Thursday, October 26, 2017

World Leaders Assemble to Combat Global Hunger









Pope Francis called for governments around the world to collaborate to make migration a safer and voluntary choice, arguing that assuring food security for all requires tackling climate change and ending conflicts. He made the call at the global ceremony to mark World Food Day, held at the UN Food and Agriculture Organization (FAO) headquarters. This year's theme focused on addressing migration through investing in food security and rural development.


Read the speech by Pope Francis by clicking this link:  Change the Future of Migration

World Food Day is being marked this year as global hunger rises for the first time in over a decade, affecting 815 million people or 11 per cent of the global population. The increase is largely due to the proliferation of violent conflicts and climate-related shocks which are also major drivers of distress migration. 


  • 800 million people do not have enough to eat.
  • Hunger kills more people every year than malaria, tuberculosis and AIDS combined.
  • One in nine people in the world will go to bed hungry tonight.
  • Around 45 percent of infant deaths are related to malnutrition.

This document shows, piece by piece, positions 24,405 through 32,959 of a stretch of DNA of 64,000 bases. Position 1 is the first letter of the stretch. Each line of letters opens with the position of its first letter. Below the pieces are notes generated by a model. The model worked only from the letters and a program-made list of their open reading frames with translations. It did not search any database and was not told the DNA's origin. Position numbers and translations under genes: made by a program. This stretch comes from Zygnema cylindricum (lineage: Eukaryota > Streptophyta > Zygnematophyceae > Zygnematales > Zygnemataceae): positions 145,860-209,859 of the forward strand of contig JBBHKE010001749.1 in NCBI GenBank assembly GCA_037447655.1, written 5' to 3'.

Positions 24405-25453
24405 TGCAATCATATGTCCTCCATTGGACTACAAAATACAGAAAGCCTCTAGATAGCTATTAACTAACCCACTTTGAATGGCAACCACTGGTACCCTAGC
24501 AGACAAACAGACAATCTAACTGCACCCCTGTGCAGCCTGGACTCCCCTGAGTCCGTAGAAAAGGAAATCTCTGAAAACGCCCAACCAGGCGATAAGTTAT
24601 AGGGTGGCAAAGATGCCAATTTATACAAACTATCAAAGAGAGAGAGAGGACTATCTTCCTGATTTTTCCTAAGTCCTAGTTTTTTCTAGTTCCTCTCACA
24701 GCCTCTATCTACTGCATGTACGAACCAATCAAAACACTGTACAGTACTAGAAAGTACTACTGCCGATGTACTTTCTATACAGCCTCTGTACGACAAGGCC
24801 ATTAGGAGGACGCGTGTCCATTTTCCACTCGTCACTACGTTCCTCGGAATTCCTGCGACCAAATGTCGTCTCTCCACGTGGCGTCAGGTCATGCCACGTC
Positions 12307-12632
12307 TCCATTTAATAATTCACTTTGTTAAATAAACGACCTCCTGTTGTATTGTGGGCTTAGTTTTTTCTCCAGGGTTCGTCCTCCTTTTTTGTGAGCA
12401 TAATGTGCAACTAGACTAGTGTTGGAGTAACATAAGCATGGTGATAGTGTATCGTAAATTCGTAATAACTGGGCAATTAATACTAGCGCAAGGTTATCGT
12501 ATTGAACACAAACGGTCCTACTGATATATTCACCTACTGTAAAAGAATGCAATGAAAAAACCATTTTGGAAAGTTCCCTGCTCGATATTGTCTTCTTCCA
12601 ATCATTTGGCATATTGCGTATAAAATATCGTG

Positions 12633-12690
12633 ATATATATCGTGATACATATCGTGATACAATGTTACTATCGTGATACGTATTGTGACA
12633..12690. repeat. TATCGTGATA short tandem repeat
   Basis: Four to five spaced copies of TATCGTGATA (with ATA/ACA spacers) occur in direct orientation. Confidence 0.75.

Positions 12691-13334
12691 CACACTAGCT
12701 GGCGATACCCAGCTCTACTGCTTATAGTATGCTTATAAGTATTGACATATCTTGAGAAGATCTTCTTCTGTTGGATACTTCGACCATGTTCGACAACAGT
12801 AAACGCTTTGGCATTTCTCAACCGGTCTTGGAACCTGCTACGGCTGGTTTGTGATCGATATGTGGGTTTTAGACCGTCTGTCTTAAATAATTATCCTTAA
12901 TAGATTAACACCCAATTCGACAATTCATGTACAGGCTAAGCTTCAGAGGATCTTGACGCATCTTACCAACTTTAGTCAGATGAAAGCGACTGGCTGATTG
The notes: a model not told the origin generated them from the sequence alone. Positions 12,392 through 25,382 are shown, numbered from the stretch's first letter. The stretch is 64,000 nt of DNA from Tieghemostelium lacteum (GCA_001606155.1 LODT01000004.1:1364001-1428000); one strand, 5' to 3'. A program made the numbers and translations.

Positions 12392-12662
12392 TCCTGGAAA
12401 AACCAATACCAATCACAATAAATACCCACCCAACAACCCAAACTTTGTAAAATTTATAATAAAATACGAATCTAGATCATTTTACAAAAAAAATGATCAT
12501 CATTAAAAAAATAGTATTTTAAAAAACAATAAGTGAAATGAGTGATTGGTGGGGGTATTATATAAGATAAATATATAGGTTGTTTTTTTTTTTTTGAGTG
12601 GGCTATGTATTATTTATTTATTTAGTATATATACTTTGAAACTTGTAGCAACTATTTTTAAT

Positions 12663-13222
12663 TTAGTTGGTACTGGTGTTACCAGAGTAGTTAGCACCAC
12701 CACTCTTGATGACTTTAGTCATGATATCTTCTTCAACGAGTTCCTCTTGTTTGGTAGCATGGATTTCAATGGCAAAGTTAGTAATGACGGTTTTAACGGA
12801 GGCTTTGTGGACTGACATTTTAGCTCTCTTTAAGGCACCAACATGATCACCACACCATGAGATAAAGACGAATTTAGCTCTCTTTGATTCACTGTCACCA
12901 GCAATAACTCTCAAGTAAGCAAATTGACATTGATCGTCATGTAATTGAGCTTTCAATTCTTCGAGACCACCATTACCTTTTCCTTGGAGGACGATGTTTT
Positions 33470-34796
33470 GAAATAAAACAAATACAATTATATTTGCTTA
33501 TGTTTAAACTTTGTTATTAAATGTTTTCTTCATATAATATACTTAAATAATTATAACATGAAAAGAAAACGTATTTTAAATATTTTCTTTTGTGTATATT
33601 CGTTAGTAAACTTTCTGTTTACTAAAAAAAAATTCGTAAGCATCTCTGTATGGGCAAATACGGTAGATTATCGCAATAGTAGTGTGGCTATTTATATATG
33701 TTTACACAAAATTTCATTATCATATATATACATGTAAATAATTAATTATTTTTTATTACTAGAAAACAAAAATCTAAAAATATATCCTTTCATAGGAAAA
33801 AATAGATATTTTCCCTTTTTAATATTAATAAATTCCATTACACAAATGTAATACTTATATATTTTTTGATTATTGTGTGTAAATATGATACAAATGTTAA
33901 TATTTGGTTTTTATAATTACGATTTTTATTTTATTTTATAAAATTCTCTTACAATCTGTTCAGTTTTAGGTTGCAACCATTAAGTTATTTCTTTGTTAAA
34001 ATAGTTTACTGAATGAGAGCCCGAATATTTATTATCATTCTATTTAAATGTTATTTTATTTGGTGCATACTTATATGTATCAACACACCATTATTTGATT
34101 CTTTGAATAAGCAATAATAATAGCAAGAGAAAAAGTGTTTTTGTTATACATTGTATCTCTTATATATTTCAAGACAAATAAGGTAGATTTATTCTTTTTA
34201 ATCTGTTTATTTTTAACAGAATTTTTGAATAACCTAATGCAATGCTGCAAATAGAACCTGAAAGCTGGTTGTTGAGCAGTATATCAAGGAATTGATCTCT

• Women make up a little over half of the world's population, but they account for 60 percent of the world's hungry.

Hunger is common in America, despite its image as the land of plenty. For one in six people in the United States, hunger is a reality. Many people believe that the problems associated with hunger are confined to small pockets of society, certain areas of the country, or certain neighborhoods, but the reality is much different. Hungry Americans are often hard-working adults, children, or seniors who simply cannot make ends meet and are forced to go without food for several meals or even days.

"The beggar's bowl is both a physical reality among the poor and a spiritual symbol of our neediness. Fasting is a method for experiencing that neediness in a physical way. Select a small cereal bowl before you go to bed and place a flower and some water in it. Begin your fast in the morning by making the intention that your hunger will be a form of prayer for the homeless in your area. Eat nothing all day. In the evening, remove the flower and water, and limit your dinner to the amount of food that will fit in the bowl."
— Tom Cowan in The Way of Saints

No comments:

Post a Comment